Category Archives: Reviews

Review: The Essential Donovan – Donovan

There are many of you who can warmly remember when you heard (for the first time) the opening of “Sunshine Superman”, leading into the vocals of the man who would go on and leave us even warmer memories.  Donovan, who’s career began in the UK, adopted the psychedelic period to gain a foothold into the American consciousness.  After leaving a grand string of hits that include “Hurdy Gurdy Man”, ” Season of the Witch”, the incredibly fantastic “Mellow Yellow”, “Atlantis”, and a few lesser known tracks, Donovan left behind fewer songs that captured Top 40 imagination.  But then, music was changing so rapidly.

In 1978, Donovan released a self-titled album on Arista (US), and RAK Records in the UK.  That album was an excellent collection of music but yet, the mystique of Donovan had run its course for the current audience, which was more than ten years of age removed from Donovan’s most fruitful period.  However, this diminishing of one of the ’60s most talented singer/songwriters did not in any way reduce the charm of the early material that brought fame to Donovan.

This recent release of collected music from Donovan on Legacy’s noted Essential series heralds not only the singer’s earned induction into the Rock and Roll Hall of Fame, it also brings a few previously unreleased on CD (in the US) tracks to light.  Those include an early mono version of “The Land Of Doesn’t Have To Be”, two live tracks (” Sunny Goodge Street”, “Sand And Foam”), and a previously unreleased in the US song, “Hey Gyp (Dig The Slowness)”.  It further explores Donovan from the earlier single CD release collection of the same name.

Much of the music found on The Essential Donovan, of course, can be found elsewhere in many forms.  This reasonably priced, Anesini-remastered, 36-track, 2CD set is a nice collection of Donovan music that delves fearlessly into his most accessible period with a little extra.

The included booklet contains a personal note by the singer himself, a four-page essay by Anthony DeCurtis, in-depth credits for each song, as well as dialogue from various artists on Donovan’s music and influence.  With a gathering of some nice photos, this booklet adds more value to The Essential Donovan.

For me, The Essential Donovan brings back not only great memories of that magical time, it also reconnects me to the singer that left behind an indelible mark on all our Rock and Roll hearts in a way that isn’t being done much these days.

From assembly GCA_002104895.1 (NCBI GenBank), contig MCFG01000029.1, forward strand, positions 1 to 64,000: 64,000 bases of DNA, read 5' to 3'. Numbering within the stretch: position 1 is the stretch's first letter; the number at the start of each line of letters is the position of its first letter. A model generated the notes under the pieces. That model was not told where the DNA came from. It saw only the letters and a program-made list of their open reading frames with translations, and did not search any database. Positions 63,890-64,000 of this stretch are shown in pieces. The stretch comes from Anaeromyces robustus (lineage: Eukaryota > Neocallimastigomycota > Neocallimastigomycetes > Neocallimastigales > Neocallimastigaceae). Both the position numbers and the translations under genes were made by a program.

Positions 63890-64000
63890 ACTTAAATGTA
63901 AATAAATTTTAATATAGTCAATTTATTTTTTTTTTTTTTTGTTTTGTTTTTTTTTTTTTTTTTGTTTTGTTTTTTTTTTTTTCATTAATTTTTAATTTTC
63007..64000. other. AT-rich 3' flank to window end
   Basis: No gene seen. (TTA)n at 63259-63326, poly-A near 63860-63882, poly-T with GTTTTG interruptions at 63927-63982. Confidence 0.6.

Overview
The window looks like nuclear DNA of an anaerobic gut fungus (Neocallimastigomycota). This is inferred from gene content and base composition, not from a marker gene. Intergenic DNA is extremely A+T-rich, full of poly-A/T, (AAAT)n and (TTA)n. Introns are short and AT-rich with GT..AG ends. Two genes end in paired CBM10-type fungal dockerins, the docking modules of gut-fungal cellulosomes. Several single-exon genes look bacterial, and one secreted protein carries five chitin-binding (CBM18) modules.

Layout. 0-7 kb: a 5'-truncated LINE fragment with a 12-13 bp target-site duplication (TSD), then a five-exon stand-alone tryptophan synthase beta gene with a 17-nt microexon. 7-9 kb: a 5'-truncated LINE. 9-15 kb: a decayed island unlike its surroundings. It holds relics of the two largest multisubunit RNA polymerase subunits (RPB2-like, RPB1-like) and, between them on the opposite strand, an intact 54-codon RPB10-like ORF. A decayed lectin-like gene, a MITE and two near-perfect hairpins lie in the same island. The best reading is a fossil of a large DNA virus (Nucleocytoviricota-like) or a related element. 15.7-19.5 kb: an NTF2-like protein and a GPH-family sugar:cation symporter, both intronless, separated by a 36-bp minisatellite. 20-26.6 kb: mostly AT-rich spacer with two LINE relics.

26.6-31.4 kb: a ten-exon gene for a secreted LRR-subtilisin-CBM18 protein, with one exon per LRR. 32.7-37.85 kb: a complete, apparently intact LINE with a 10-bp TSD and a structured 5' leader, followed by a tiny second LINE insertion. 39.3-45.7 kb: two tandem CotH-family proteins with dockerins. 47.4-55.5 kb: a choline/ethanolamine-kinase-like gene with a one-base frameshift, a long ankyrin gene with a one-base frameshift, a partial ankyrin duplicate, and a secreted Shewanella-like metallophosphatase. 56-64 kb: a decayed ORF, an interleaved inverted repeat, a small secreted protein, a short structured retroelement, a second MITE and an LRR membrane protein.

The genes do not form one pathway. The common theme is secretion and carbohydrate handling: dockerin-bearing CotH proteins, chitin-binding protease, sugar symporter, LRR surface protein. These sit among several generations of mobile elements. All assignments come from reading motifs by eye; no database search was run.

Release Date: April 17, 2010

–Matt Rowe 

Review: Live Dates II – Wishbone Ash

One of the great Live moments in Rock and Roll history is the release of Live Dates, the double LP issued back in 1973 from UK band, Wishbone Ash.  That album is not only a great collection of songs in a live setting by one of Rock’s most overlooked bands, it is also proof of the consummate musicianship capably played by these four men (Martin, Andy, Steve, Ted).  Live Dates impressively (and warmly) stands the test of time with its generous selection of Wishbone Ash classics.  But while it is the most impressive live document of the band, it was not the only well-received one.

The band followed up Live Dates with Live Dates II.  Originally released in the UK as a Limited Edition, twelve track set with only 25,000 copies made, the album, once sold through, pared down to a truncated eight-track collection.  In the US, that release was named Hot Ash.  Like the legendary status of the band’s promo live set, Live In Memphis, Live Dates II in its full glory is also legendary, and, until now, largely unattainable.

Live Dates II showcases the band’s music released after Argus, and with the Mark II lineup that included Laurie Wisefield (Home) on guitar.  The Live selections found on this revered set include “Doctor”, and “No Easy Road” from their unheralded Wishbone Four; “Lorelei”, “Runaway”, “(In All My Dreams) You Rescue Me” from New England; “Living Proof”, and “Helpless” from Just Testing; “F.U.B.B.”, and “Persephone” from There’s The Rub; “The Way Of The World” from No Smoke Without Fire; “Goodbye Baby, Hello Friend” from Front Page News; and a cherry-picked blessing from Argus in “Time Was”.  Without question, these songs well represent the band from the second line-up phase.

Real Gone Music, a varied reissue label, has saw fit to revisit the Live Dates II in its original release state.  And happy we are.  As a collector, the complete 2LP Limited Edition set eludes all but the most richest of collectors.  But with Real Gone on the fans’ side, April 4 brought a single-disc CD (in a digipak casing) into availability once again.  We couldn’t be happier as we can now slot another classic on the shelves.

The CD (with all that glorious Wishbone Ash music in a live setting) is joined by a folded six-page booklet that lists song credits, adds a photo of the band, and includes a new (2012) essay from Scott Schindler.  If you’re a fan of the band, then Live Dates II needs to be in your library, no questions asked.  Soon enough, it too, will be as rare as the original.